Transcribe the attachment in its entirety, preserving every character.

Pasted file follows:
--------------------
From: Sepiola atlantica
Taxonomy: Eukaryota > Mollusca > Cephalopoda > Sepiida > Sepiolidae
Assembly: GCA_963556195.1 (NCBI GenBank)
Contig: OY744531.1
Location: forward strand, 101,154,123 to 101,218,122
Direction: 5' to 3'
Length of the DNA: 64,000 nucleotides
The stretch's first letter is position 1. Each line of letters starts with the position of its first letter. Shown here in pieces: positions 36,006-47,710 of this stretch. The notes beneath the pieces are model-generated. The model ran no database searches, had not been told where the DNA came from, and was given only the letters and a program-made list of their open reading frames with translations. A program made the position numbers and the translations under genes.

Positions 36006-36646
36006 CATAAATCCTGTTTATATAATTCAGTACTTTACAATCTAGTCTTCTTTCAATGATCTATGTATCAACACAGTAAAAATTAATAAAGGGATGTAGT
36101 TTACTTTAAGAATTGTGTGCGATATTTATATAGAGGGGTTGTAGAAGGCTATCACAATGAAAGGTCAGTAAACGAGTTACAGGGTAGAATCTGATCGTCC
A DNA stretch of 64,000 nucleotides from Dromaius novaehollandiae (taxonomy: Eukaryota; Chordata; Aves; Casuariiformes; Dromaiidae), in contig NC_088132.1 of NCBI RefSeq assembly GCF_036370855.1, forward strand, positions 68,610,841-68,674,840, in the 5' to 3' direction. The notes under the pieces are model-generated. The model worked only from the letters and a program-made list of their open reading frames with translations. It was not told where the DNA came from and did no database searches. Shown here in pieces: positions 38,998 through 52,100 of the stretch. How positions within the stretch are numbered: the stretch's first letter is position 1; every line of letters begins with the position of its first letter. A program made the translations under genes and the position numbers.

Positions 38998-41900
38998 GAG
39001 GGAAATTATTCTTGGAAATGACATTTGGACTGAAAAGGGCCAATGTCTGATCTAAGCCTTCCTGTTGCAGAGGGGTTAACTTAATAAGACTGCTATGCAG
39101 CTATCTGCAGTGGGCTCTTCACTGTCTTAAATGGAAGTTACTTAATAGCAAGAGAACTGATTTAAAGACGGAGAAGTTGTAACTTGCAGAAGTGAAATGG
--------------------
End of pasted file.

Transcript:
From: Sepiola atlantica
Taxonomy: Eukaryota > Mollusca > Cephalopoda > Sepiida > Sepiolidae
Assembly: GCA_963556195.1 (NCBI GenBank)
Contig: OY744531.1
Location: forward strand, 101,154,123 to 101,218,122
Direction: 5' to 3'
Length of the DNA: 64,000 nucleotides
The stretch's first letter is position 1. Each line of letters starts with the position of its first letter. Shown here in pieces: positions 36,006-47,710 of this stretch. The notes beneath the pieces are model-generated. The model ran no database searches, had not been told where the DNA came from, and was given only the letters and a program-made list of their open reading frames with translations. A program made the position numbers and the translations under genes.

Positions 36006-36646
36006 CATAAATCCTGTTTATATAATTCAGTACTTTACAATCTAGTCTTCTTTCAATGATCTATGTATCAACACAGTAAAAATTAATAAAGGGATGTAGT
36101 TTACTTTAAGAATTGTGTGCGATATTTATATAGAGGGGTTGTAGAAGGCTATCACAATGAAAGGTCAGTAAACGAGTTACAGGGTAGAATCTGATCGTCC
A DNA stretch of 64,000 nucleotides from Dromaius novaehollandiae (taxonomy: Eukaryota; Chordata; Aves; Casuariiformes; Dromaiidae), in contig NC_088132.1 of NCBI RefSeq assembly GCF_036370855.1, forward strand, positions 68,610,841-68,674,840, in the 5' to 3' direction. The notes under the pieces are model-generated. The model worked only from the letters and a program-made list of their open reading frames with translations. It was not told where the DNA came from and did no database searches. Shown here in pieces: positions 38,998 through 52,100 of the stretch. How positions within the stretch are numbered: the stretch's first letter is position 1; every line of letters begins with the position of its first letter. A program made the translations under genes and the position numbers.

Positions 38998-41900
38998 GAG
39001 GGAAATTATTCTTGGAAATGACATTTGGACTGAAAAGGGCCAATGTCTGATCTAAGCCTTCCTGTTGCAGAGGGGTTAACTTAATAAGACTGCTATGCAG
39101 CTATCTGCAGTGGGCTCTTCACTGTCTTAAATGGAAGTTACTTAATAGCAAGAGAACTGATTTAAAGACGGAGAAGTTGTAACTTGCAGAAGTGAAATGG